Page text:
Telehealth therapy sessions with the individual’s family are used to practice communication skills within the individual’s support system.

In recovery and treatment, communicating honestly with your family members, spouse, and friends provides opportunities for you to grow personally.

Effective communication allows you to share your feelings with others so they can offer you support throughout the recovery process.

Setting Boundaries

Clinicians at Bedrock facilitate telehealth therapy sessions with the individual in treatment and family members. The goal of these sessions is to identify and practice healthy boundaries.

Sometimes, setting boundaries can mean avoiding certain places, situations, or people that may contribute to substance misuse.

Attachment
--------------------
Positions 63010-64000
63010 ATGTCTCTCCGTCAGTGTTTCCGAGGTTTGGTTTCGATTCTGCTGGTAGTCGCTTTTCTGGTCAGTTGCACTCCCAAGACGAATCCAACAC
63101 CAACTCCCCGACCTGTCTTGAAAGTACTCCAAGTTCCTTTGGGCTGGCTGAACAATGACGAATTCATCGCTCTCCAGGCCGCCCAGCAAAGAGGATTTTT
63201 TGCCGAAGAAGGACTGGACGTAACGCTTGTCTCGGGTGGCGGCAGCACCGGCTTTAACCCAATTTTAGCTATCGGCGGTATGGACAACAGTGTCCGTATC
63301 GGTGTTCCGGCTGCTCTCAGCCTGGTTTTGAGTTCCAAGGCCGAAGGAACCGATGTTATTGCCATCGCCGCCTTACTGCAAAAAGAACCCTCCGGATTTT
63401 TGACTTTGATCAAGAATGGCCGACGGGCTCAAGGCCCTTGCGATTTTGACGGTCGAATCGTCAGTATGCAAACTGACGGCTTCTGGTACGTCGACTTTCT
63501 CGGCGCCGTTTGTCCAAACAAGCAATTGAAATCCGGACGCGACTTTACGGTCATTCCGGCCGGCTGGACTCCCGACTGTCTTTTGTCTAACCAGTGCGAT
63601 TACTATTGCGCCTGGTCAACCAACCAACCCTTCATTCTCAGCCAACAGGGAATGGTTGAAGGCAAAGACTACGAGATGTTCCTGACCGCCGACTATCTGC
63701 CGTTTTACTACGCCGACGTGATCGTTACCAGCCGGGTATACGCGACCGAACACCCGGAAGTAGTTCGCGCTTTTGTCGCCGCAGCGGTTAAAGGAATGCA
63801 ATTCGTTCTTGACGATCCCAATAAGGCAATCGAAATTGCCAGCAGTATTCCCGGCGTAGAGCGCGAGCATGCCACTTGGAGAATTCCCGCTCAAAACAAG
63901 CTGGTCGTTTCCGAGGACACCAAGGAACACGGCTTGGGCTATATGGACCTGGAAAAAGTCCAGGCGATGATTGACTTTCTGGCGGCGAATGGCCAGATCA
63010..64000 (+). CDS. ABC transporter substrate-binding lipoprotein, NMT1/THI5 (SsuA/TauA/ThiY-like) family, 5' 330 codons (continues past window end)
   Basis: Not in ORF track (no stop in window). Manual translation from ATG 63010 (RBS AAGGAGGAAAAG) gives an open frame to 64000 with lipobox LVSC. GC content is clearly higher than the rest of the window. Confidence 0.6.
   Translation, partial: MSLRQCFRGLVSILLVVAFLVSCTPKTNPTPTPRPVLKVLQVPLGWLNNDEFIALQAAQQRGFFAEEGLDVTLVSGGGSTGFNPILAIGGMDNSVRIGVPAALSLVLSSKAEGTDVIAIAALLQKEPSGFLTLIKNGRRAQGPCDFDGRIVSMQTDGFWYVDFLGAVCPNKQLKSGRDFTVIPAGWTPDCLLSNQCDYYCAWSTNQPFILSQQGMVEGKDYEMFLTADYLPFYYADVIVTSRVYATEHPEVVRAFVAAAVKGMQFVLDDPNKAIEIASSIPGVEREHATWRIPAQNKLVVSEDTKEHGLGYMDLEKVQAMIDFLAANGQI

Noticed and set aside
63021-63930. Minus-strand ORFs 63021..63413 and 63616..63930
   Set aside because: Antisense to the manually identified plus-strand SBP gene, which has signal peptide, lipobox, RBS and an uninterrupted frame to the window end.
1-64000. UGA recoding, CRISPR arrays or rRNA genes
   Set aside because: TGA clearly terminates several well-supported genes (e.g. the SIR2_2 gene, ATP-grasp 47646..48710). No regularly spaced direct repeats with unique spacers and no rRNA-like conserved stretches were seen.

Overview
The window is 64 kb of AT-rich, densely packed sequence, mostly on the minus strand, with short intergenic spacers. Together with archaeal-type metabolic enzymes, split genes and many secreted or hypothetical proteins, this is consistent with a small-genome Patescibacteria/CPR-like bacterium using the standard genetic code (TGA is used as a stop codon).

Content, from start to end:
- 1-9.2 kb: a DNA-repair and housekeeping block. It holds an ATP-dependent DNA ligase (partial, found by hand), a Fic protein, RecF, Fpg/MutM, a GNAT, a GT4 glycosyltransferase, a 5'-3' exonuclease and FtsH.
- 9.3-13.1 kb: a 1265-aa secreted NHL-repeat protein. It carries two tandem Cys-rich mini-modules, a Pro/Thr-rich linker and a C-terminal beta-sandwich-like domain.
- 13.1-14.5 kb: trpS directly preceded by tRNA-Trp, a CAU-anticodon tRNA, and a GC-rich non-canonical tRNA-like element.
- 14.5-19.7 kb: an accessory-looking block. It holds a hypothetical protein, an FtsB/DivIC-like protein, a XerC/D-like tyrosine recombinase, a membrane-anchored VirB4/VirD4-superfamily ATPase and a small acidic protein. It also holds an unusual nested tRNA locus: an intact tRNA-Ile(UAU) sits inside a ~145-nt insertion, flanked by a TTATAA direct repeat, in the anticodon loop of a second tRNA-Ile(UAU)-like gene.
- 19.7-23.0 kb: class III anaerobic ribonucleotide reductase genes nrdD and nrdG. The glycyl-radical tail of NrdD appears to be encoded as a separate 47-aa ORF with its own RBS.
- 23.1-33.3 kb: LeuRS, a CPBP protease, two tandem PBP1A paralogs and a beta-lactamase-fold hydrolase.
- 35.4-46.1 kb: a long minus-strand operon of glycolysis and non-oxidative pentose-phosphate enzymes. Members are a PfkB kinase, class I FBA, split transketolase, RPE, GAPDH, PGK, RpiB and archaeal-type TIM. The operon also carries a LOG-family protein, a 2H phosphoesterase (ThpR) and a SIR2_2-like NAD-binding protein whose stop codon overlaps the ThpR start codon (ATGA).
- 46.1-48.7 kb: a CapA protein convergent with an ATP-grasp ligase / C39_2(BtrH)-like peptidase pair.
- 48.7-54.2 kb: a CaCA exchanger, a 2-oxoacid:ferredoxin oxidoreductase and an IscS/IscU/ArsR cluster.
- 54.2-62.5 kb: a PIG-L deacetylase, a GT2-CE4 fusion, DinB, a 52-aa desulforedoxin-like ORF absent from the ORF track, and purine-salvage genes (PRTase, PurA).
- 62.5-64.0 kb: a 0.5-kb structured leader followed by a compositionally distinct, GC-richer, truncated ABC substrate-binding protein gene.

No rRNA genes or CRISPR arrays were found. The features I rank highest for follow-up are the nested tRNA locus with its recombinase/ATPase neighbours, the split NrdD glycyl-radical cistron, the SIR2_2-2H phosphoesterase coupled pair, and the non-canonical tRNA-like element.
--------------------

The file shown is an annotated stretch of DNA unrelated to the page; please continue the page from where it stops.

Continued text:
Boundaries also help to distinguish your needs from others and help you prioritize your well-being.

Supportive Interventions

A variety of supportive interventions may be used in combination with family psychoeducation therapy, such as group therapy, one-on-one sessions with a treatment provider, and other treatment services.

Group therapy is provided at Bedrock treatment centers with inpatient, outpatient, and residential treatment plans.

These groups aim to make members feel validated and supported by others with similar life experiences.

Individuals may also have one-on-one sessions with a healthcare provider to discuss various topics and provide case management.

This may include discussing tools for relapse prevention, facilitating phone calls to family members, especially for adolescents and young adults, underlying mental health problems that may warrant dual diagnosis treatment, etc.

Integration With Other Treatment Modalities

Family psychoeducation therapy may be combined with various other modalities, including cognitive behavioral therapy (CBT), motivational interviewing (MI), and other behavioral health treatments.